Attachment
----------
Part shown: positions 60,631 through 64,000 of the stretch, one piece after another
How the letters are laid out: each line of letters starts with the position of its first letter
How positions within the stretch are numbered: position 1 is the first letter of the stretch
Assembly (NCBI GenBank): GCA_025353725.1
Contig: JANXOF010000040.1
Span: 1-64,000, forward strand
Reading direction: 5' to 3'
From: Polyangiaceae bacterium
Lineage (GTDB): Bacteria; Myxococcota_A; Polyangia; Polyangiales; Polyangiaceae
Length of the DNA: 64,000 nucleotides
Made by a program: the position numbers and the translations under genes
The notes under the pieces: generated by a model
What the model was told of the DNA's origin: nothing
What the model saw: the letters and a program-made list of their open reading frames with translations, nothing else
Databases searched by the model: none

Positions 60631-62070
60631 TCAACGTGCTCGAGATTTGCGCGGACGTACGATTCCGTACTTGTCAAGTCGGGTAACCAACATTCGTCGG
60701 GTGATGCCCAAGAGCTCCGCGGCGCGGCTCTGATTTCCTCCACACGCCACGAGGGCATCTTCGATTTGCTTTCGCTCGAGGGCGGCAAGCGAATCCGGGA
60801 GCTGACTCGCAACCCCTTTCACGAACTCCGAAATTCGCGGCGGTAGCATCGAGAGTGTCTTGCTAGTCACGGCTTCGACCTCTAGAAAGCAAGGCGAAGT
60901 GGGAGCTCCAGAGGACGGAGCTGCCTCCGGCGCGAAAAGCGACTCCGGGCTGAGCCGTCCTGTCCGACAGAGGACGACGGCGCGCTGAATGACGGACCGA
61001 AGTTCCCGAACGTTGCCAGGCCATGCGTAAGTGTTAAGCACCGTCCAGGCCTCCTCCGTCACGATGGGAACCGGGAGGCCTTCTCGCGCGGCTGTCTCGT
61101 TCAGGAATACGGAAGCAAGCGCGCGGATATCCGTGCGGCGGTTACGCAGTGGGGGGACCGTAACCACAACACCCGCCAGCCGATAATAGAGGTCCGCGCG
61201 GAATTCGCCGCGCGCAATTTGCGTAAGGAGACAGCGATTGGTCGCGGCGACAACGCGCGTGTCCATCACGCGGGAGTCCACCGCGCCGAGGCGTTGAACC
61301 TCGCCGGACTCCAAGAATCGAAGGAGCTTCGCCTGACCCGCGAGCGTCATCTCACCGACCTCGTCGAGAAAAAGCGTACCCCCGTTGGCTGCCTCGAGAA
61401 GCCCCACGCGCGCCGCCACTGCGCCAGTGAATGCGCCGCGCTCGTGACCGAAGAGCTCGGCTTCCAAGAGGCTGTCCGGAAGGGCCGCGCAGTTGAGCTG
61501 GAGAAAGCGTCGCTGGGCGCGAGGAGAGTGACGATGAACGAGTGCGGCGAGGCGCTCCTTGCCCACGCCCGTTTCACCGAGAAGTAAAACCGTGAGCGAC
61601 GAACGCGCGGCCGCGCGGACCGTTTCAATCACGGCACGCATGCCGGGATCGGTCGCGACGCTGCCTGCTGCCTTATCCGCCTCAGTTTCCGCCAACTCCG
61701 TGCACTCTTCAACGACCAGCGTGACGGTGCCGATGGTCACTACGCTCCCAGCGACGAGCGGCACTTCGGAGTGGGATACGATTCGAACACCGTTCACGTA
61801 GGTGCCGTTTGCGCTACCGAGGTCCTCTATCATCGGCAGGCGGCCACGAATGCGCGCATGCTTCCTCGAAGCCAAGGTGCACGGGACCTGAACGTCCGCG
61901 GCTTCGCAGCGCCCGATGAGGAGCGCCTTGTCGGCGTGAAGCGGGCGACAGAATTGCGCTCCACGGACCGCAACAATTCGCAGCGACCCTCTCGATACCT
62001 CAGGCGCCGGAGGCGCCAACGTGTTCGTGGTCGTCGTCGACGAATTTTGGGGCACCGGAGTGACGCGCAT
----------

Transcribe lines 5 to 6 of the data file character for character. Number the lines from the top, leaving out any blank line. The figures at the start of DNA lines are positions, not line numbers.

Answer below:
Contig: JANXOF010000040.1
Span: 1-64,000, forward strand